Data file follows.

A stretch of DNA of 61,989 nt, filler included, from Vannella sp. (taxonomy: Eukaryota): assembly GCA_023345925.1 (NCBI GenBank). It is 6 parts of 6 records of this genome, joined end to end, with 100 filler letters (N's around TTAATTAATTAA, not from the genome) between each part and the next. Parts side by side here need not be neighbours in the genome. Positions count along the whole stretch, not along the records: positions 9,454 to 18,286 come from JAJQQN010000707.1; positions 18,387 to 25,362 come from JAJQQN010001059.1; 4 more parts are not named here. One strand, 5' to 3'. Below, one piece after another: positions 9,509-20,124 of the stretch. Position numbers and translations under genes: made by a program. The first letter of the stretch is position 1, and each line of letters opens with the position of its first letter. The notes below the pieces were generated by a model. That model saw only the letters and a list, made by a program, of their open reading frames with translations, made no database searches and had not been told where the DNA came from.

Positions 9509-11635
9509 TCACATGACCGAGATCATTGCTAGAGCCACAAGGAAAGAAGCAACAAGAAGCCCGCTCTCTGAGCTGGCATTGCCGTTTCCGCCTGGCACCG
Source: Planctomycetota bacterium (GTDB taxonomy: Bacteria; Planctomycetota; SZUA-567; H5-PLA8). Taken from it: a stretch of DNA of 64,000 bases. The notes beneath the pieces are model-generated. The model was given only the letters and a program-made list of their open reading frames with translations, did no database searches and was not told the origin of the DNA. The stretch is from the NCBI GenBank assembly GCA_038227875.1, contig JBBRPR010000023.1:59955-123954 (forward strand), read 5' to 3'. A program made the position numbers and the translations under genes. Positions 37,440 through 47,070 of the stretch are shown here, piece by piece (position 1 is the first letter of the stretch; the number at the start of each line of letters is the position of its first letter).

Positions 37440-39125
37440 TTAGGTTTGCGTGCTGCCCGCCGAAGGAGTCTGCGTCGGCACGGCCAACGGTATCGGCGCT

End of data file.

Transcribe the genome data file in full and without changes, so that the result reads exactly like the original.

A stretch of DNA of 61,989 nt, filler included, from Vannella sp. (taxonomy: Eukaryota): assembly GCA_023345925.1 (NCBI GenBank). It is 6 parts of 6 records of this genome, joined end to end, with 100 filler letters (N's around TTAATTAATTAA, not from the genome) between each part and the next. Parts side by side here need not be neighbours in the genome. Positions count along the whole stretch, not along the records: positions 9,454 to 18,286 come from JAJQQN010000707.1; positions 18,387 to 25,362 come from JAJQQN010001059.1; 4 more parts are not named here. One strand, 5' to 3'. Below, one piece after another: positions 9,509-20,124 of the stretch. Position numbers and translations under genes: made by a program. The first letter of the stretch is position 1, and each line of letters opens with the position of its first letter. The notes below the pieces were generated by a model. That model saw only the letters and a list, made by a program, of their open reading frames with translations, made no database searches and had not been told where the DNA came from.

Positions 9509-11635
9509 TCACATGACCGAGATCATTGCTAGAGCCACAAGGAAAGAAGCAACAAGAAGCCCGCTCTCTGAGCTGGCATTGCCGTTTCCGCCTGGCACCG
Source: Planctomycetota bacterium (GTDB taxonomy: Bacteria; Planctomycetota; SZUA-567; H5-PLA8). Taken from it: a stretch of DNA of 64,000 bases. The notes beneath the pieces are model-generated. The model was given only the letters and a program-made list of their open reading frames with translations, did no database searches and was not told the origin of the DNA. The stretch is from the NCBI GenBank assembly GCA_038227875.1, contig JBBRPR010000023.1:59955-123954 (forward strand), read 5' to 3'. A program made the position numbers and the translations under genes. Positions 37,440 through 47,070 of the stretch are shown here, piece by piece (position 1 is the first letter of the stretch; the number at the start of each line of letters is the position of its first letter).

Positions 37440-39125
37440 TTAGGTTTGCGTGCTGCCCGCCGAAGGAGTCTGCGTCGGCACGGCCAACGGTATCGGCGCT